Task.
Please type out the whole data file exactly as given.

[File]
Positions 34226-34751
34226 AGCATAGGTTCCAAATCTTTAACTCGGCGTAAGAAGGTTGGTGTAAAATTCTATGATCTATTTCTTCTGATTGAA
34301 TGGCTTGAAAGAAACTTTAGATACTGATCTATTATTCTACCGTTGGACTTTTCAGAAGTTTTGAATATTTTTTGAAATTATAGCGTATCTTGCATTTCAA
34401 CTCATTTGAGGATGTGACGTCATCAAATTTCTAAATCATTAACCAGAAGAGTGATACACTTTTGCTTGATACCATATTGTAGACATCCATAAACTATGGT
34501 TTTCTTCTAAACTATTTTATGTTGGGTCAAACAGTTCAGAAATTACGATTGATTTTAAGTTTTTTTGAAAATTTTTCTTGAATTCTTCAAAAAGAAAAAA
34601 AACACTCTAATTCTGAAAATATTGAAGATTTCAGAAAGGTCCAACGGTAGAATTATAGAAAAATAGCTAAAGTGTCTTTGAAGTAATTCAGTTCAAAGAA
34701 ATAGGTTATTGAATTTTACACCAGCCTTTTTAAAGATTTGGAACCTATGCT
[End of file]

Positions 34226-34751
34226 AGCATAGGTTCCAAATCTTTAACTCGGCGTAAGAAGGTTGGTGTAAAATTCTATGATCTATTTCTTCTGATTGAA
34301 TGGCTTGAAAGAAACTTTAGATACTGATCTATTATTCTACCGTTGGACTTTTCAGAAGTTTTGAATATTTTTTGAAATTATAGCGTATCTTGCATTTCAA
34401 CTCATTTGAGGATGTGACGTCATCAAATTTCTAAATCATTAACCAGAAGAGTGATACACTTTTGCTTGATACCATATTGTAGACATCCATAAACTATGGT
34501 TTTCTTCTAAACTATTTTATGTTGGGTCAAACAGTTCAGAAATTACGATTGATTTTAAGTTTTTTTGAAAATTTTTCTTGAATTCTTCAAAAAGAAAAAA
34601 AACACTCTAATTCTGAAAATATTGAAGATTTCAGAAAGGTCCAACGGTAGAATTATAGAAAAATAGCTAAAGTGTCTTTGAAGTAATTCAGTTCAAAGAA
34701 ATAGGTTATTGAATTTTACACCAGCCTTTTTAAAGATTTGGAACCTATGCT